In doing the Pixel Plasters project, I learnt about myself how passionate I am about pixel art. I wish to progress with this medium more outside of the project and get better at animating it too. It is also my first time doing anything related to game development and I felt really optimistic and challenged about creating my own little hybrid of illustration and video games. Games are something I care a lot about, so I feel fortunate to have been able to explore this concept freely due to having written our own briefs. I think it was the perfect medium for the project and the audience.
I also learnt about myself that I really struggle working from home. Not seeing anyone for a long period of time and not having my peers around me definitely made my progress slower. I am already a slow person when it comes to working because I get absorbed in making things as perfect as they can be - but this was especially true this time around. If I could have done the same project again but in the studio environment, I am certain it would have turned out better than it has. It completes my vision and matches the brief, but I believe it had more potential than I gave myself time to explore. I should have started on the final page designs earlier than I did, because drawing those, cleaning up those, and colouring those took a really, really long time - and it took away from other things I wanted to experiment with after that. Things such as textures, game features and more animation.
This was also my first time writing a story - and for a project on limited time this probably was not a good decision. While the experience is good for me as I want to proceed into storyboarding as a professional (and this is closely linked to writing), it definitely set me back at the beginning because I was unsure of the process and when I should move on from it. It was hard to tell if my message would reach the audience until I had it in drawings. I think my writing should have been clearer and then starting to produce illustrations wouldn't have felt so daunting. My decision to write was largely due to having something I really wanted to say, and having this topic be so close to my heart - as I have been struggling with mental health in the last two years, and I also have a very young sibling going through it too. I knew we were not alone in this, especially as the pandemic came, so I was determined to communicate a way for people to help their own mental health using a medium that works for a lot of people. This is also why I was so extensive about the research - mental health is a very serious topic, and I didn't want to imply anything that may be untrue or misleading.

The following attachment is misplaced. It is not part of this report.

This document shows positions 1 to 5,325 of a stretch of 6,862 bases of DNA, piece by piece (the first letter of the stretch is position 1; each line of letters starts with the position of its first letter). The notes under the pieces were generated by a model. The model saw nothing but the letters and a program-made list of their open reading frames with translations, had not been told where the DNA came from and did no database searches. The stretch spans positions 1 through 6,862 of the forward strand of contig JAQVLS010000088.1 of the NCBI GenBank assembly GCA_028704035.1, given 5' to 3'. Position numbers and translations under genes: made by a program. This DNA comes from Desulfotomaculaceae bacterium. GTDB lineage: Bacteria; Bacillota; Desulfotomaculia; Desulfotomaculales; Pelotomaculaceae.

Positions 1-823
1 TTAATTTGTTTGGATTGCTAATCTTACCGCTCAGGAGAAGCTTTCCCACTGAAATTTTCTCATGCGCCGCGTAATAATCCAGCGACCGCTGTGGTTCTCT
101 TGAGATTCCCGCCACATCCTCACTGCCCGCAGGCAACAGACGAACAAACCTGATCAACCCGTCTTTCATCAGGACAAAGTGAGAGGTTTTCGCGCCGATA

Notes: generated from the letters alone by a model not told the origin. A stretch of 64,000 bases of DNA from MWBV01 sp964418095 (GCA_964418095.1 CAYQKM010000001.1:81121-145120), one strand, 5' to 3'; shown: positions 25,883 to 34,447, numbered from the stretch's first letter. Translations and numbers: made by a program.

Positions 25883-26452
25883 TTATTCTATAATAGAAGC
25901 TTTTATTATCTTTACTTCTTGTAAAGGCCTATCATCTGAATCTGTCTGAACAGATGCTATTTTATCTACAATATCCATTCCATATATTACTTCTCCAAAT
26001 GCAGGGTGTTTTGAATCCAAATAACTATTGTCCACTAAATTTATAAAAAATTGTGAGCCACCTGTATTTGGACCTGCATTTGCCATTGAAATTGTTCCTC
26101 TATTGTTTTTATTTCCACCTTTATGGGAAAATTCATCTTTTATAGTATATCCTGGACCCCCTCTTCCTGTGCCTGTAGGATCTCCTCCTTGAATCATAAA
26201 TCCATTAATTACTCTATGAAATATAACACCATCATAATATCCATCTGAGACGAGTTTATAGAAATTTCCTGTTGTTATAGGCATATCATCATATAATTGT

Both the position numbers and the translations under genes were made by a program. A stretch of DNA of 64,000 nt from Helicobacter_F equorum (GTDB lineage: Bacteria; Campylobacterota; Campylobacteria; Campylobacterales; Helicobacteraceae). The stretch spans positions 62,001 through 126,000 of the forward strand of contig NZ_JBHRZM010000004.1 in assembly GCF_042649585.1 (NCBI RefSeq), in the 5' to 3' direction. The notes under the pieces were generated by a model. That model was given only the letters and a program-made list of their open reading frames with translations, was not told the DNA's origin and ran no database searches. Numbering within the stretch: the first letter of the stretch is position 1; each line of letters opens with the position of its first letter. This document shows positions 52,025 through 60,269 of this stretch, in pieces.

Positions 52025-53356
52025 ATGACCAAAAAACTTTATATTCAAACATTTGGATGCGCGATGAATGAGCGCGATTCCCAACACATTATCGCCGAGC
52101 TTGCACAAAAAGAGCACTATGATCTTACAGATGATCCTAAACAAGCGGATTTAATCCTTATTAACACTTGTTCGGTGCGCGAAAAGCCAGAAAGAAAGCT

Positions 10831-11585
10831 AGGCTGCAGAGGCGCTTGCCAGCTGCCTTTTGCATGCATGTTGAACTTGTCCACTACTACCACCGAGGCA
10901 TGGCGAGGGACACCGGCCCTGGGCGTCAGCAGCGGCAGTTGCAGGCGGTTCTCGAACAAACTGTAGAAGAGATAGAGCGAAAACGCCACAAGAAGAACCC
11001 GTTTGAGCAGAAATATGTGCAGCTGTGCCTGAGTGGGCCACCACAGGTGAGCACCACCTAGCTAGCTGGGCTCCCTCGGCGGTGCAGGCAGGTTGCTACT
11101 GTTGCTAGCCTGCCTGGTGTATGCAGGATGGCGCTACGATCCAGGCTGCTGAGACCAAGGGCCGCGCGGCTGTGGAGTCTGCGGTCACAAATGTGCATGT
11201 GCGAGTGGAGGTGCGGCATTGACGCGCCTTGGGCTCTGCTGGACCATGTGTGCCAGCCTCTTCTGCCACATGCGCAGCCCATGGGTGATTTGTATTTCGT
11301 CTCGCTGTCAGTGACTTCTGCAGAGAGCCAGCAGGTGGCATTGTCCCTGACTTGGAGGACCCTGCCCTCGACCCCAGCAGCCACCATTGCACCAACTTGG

Getting a part time job during the project was also very bad for progression because I was so often exhausted, but I was in a tough financial spot and I had to do something about it. I also got rejected from multiple jobs so my confidence and morale was dejected. Hopefully this was too early in the project's development to make itself aware in my work - but even if it did, the protagonist starts out with a similar feeling of being lost and a little sad. But with this said, I learnt that it's worth it to keep trying. This will likely apply itself to future job hunting and I must not let myself become defeated by failure or rejections. I eventually had the confidence to take responsibility and ask for less hours, and feel that my project was more managable - but I definitely did this too late down the line and I should have stood up for what's important much sooner. There was additionally physical illness a total of three times over the course of the project, but these situations can't really be helped. Self care for your body is just as important as for your mind and unfortunately I lost a lot of time to having to recover.
The most important thing I've learnt is that you can't always get everything right. As a perfectionist by nature that always tries to do everything as the best as possible in unrealistic times, this was a hard pill to swallow. Even if you try really hard, sometimes you have to be okay with knowing that you did your best with a project. There will always be a thought of "I could have done this and that" to logically help a situation, but often it's the case that at the time of trouble you're doing your best in that moment, and that it was a struggle that you still managed to get through. I am proud that I have not given up on this project after the hardships that I have been through and I look forward to polishing it even after the deadline so I can show it to young people and fulfil its purpose.